Jorge Nocedal Receives Dantzig Prize for Work in Mathematical Optimization

Jorge Nocedal, professor of industrial engineering and management sciences at the McCormick School of Engineering and director of McCormick’s Optimization Center, has been awarded the 2012 Dantzig Prize in honor of his outstanding contributions to the field of mathematical optimization.

The prize, awarded jointly by the Mathematical Optimization Society and the Society for Industrial and Applied Mathematics, was presented this week at the 2012 International Symposium on Mathematical Programming in Berlin, Germany.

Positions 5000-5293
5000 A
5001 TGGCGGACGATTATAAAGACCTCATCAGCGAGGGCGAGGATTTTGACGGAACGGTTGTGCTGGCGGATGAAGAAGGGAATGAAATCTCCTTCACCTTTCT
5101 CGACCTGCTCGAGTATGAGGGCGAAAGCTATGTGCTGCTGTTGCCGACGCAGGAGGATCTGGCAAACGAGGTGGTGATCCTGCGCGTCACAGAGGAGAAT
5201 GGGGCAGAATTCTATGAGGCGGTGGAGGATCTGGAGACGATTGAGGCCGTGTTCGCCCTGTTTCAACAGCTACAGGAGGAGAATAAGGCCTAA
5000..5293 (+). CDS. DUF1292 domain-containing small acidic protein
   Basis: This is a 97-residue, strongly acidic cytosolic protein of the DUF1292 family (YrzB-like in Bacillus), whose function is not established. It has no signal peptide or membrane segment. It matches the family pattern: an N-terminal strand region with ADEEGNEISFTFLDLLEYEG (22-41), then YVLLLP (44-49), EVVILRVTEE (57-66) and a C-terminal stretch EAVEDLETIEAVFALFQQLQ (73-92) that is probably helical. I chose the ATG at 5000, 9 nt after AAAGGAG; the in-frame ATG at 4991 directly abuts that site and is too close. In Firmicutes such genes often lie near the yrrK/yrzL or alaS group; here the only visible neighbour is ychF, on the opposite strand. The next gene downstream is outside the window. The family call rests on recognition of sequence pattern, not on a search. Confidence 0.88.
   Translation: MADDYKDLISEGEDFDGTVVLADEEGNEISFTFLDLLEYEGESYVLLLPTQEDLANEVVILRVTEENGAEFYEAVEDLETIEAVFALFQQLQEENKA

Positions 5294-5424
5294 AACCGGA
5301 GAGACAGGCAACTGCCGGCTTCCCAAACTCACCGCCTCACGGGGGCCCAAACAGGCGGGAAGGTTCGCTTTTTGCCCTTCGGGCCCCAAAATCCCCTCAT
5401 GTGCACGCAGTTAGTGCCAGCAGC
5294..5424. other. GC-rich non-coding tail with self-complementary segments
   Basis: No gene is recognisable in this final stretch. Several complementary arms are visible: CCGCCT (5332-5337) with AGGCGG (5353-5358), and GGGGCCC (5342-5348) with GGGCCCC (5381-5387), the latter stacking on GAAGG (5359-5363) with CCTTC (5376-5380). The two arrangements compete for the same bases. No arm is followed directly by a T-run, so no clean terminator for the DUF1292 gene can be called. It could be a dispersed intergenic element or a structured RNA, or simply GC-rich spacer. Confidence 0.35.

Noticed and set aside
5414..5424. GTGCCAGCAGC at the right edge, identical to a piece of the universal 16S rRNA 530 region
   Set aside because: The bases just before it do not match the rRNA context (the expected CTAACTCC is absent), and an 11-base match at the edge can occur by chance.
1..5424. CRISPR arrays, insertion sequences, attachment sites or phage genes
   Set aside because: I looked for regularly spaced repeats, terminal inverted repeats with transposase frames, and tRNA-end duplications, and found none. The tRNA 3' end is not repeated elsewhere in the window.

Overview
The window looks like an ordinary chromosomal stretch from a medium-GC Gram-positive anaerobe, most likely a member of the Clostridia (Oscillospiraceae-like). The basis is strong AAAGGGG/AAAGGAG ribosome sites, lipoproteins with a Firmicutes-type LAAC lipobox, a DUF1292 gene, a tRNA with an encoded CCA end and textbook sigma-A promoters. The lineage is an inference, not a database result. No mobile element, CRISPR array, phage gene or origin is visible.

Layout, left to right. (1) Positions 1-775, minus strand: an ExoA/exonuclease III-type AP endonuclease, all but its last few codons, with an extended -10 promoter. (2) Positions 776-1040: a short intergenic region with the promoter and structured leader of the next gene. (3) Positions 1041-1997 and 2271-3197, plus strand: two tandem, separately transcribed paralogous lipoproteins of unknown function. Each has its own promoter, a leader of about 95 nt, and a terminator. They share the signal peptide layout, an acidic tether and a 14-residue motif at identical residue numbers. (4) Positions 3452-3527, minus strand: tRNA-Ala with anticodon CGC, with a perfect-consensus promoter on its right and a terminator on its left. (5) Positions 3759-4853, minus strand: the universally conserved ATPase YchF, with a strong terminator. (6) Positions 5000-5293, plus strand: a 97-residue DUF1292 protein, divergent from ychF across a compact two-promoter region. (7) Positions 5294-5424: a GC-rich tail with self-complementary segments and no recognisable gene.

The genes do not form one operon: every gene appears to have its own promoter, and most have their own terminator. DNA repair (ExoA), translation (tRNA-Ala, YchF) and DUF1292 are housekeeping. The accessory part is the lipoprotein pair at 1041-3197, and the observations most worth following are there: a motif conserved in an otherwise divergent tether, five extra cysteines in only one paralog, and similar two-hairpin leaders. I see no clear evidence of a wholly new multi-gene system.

Named after George Bernard Dantzig (1914-2005) — an American mathematical scientist known for his development of the simplex algorithm — the prize is presented every three years in recognition of original research that has a major impact on the field of mathematical optimization.

Nocedal’s research lies at the interface between computer science, operations research, and applied mathematics. He has made fundamental contributions to the theory of nonlinear optimization methods, and has created new algorithms for a variety of applications. His non-linear optimization software, KNITRO, is used in the energy, computer, and financial industries to optimize everything from the design of computer chips to the production and delivery of electricity.

Also receiving the 2012 Dantzig Prize was Laurence Wosley of Catholic University of Louvain, an expert in the field of integer programming.